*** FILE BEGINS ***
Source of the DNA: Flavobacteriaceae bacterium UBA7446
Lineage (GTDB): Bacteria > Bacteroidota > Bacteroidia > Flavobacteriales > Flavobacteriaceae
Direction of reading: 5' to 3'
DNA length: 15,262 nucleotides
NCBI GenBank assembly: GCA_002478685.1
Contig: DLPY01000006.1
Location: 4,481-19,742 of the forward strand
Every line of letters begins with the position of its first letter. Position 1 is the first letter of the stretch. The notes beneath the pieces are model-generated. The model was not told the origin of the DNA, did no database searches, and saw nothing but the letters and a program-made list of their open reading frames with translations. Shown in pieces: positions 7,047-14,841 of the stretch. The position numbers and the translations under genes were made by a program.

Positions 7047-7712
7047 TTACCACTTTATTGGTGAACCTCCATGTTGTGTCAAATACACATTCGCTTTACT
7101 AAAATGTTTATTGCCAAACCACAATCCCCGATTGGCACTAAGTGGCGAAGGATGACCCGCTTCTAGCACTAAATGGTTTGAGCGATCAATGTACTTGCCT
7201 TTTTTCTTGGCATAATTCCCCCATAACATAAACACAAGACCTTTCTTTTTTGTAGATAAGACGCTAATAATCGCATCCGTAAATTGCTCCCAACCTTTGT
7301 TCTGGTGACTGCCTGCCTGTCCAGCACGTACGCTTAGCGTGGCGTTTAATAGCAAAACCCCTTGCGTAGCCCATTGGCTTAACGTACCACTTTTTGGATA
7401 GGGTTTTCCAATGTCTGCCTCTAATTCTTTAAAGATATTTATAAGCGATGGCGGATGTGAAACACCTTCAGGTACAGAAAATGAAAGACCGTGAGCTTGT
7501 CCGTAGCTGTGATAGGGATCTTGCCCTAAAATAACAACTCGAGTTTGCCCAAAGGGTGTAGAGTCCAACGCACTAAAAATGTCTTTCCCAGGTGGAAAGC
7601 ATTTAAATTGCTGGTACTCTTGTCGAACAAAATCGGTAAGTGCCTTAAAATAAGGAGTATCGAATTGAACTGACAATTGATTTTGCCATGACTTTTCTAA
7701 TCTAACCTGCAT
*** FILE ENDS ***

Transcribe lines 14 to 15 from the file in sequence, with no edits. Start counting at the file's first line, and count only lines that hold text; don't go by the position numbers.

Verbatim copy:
7401 GGGTTTTCCAATGTCTGCCTCTAATTCTTTAAAGATATTTATAAGCGATGGCGGATGTGAAACACCTTCAGGTACAGAAAATGAAAGACCGTGAGCTTGT
7501 CCGTAGCTGTGATAGGGATCTTGCCCTAAAATAACAACTCGAGTTTGCCCAAAGGGTGTAGAGTCCAACGCACTAAAAATGTCTTTCCCAGGTGGAAAGC